March is National Nutrition Month, when the Academy of Nutrition and Dietetics reminds everyone to return to the basics of healthy eating. It is also the time of year when the Academy celebrates expertise of registered dietitian nutritionists as the food and nutrition experts.
Whether you call it stuffing or dressing, a holiday meal doesn't seem complete without it. Stuffing provides that special comforting and memorable component to the meal. Not everyone agrees on the exact ingredients that go into the perfect stuffing. However, everyone does agree stuffing needs to be prepared safely so your holiday doesn't provide vivid stories of food poisoning.
The Basics of Stuffing Preparation
To ensure stuffing is prepared safely and only fond food memories result, proper planning is key. First, determine how much stuffing you need. When serving boneless chicken breasts, pork chops or other individual-sized entrées, plan for about ½ cup of prepared stuffing per serving. If stuffing whole poultry, plan for about ¾ cup of prepared stuffing per pound of uncooked poultry.
Also, you'll need a food thermometer for determining when stuffing is safely cooked to a minimum internal temperature of 165°F. Use this temperature as a guide, whether you serve stuffing separately in a casserole dish or stuffed into poultry or meat. Bacteria can survive and thrive in stuffing that hasn't reached this temperature, therefore, increasing your risk of food poisoning. Best advice: For maximum safety, cook stuffing in a casserole.
Once your meal is planned and your ingredients and food thermometer are at the ready, deliciousness awaits. Follow these tips to help ensure you and your loved ones safely enjoy the succulence of stuffing.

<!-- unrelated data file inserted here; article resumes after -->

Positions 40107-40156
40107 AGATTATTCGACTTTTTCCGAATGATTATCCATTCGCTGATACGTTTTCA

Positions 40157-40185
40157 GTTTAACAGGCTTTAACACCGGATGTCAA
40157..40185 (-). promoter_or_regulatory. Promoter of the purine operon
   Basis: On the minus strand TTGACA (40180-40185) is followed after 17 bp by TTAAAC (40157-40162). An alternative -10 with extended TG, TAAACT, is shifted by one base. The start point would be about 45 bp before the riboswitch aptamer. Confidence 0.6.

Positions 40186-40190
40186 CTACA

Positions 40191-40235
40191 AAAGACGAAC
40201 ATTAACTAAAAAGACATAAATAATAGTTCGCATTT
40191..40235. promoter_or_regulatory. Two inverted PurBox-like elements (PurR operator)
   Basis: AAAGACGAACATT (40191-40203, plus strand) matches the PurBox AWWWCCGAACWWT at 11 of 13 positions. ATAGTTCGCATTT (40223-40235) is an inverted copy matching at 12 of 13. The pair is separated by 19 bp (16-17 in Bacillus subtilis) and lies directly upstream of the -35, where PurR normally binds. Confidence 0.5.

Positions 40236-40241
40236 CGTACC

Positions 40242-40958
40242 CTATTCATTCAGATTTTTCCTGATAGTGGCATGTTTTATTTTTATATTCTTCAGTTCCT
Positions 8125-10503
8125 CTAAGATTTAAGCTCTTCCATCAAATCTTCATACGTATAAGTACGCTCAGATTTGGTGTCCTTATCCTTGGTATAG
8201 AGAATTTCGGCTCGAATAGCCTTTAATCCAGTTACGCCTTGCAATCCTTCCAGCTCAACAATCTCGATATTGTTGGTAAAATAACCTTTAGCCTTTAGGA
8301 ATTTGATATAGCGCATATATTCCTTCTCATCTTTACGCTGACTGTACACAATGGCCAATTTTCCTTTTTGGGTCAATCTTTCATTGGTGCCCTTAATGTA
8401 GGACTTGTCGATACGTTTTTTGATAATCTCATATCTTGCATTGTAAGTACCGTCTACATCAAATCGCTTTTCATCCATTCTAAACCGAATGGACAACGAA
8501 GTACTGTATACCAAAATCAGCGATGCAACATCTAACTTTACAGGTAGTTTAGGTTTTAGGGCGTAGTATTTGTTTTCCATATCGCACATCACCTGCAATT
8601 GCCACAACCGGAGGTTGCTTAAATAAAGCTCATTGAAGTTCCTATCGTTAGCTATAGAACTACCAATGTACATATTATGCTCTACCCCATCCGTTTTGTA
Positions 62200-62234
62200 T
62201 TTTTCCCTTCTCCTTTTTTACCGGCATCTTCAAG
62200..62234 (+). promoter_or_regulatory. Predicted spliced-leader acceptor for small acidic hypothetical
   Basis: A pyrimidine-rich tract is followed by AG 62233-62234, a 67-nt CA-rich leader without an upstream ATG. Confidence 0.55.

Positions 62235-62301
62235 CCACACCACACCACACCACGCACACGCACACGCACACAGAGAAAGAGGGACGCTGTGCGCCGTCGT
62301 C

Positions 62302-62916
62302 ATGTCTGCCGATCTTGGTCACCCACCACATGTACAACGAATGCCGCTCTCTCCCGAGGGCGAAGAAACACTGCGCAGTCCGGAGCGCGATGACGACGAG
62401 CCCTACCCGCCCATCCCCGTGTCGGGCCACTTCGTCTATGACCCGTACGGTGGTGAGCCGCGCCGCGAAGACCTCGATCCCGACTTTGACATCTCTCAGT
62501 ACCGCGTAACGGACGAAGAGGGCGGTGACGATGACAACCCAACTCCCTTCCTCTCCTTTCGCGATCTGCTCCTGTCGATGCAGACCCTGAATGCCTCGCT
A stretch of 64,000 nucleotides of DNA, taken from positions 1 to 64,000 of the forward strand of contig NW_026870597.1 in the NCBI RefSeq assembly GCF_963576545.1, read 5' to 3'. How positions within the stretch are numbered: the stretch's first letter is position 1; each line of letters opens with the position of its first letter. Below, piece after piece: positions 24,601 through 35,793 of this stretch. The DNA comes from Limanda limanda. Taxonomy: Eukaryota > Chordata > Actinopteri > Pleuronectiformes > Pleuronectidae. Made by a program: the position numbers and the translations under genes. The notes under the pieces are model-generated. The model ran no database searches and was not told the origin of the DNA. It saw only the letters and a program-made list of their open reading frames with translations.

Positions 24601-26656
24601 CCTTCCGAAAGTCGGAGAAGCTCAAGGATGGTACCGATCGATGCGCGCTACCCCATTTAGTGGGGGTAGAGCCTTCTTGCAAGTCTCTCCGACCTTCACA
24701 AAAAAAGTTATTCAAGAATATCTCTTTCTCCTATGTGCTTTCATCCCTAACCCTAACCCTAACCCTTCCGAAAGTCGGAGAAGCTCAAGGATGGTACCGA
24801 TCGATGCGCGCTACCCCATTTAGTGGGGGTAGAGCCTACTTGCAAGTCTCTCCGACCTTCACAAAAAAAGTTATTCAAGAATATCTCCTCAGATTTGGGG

- As soon as you've prepped the stuffing, cook it immediately. If you prefer to pre-prep stuffing in advance, freeze rather than refrigerate uncooked stuffing.
- When preparing to stuff the large cavity of fresh or thawed whole poultry, aim for a moist, not dry, stuffing mixture, and spoon it loosely, not compactly, into the cavity to allow for proper cooking. Don't cool freshly prepared stuffing before spooning it into the poultry.
- For stuffing recipes that include poultry, shellfish or meat, precook these raw ingredients before incorporating them into the stuffing.
- After the inner part of the stuffed poultry thigh and the center of the stuffing have reached 165°F, let it stand for 20 minutes to complete the cooking process; then remove the stuffing and carve the poultry.
- Think again before preparing stuffed turkey breasts, pork chops or other smaller meat or poultry entrées. Even if the meat reaches the proper temperature, the entire portion of stuffing may not and can contain harmful bacteria. Cook your stuffing separately in a casserole dish for the most uniform cooking.
- Should you have leftover stuffing cooked within the poultry cavity, transfer just the stuffing into a sealed container, and refrigerate it up to three or four days, or freeze it for longer storage. This same timing applies to stuffing that is cooked separately, too.
- Use a food thermometer to make sure the center of the stuffing once again reaches 165°F for any reheated leftover stuffing.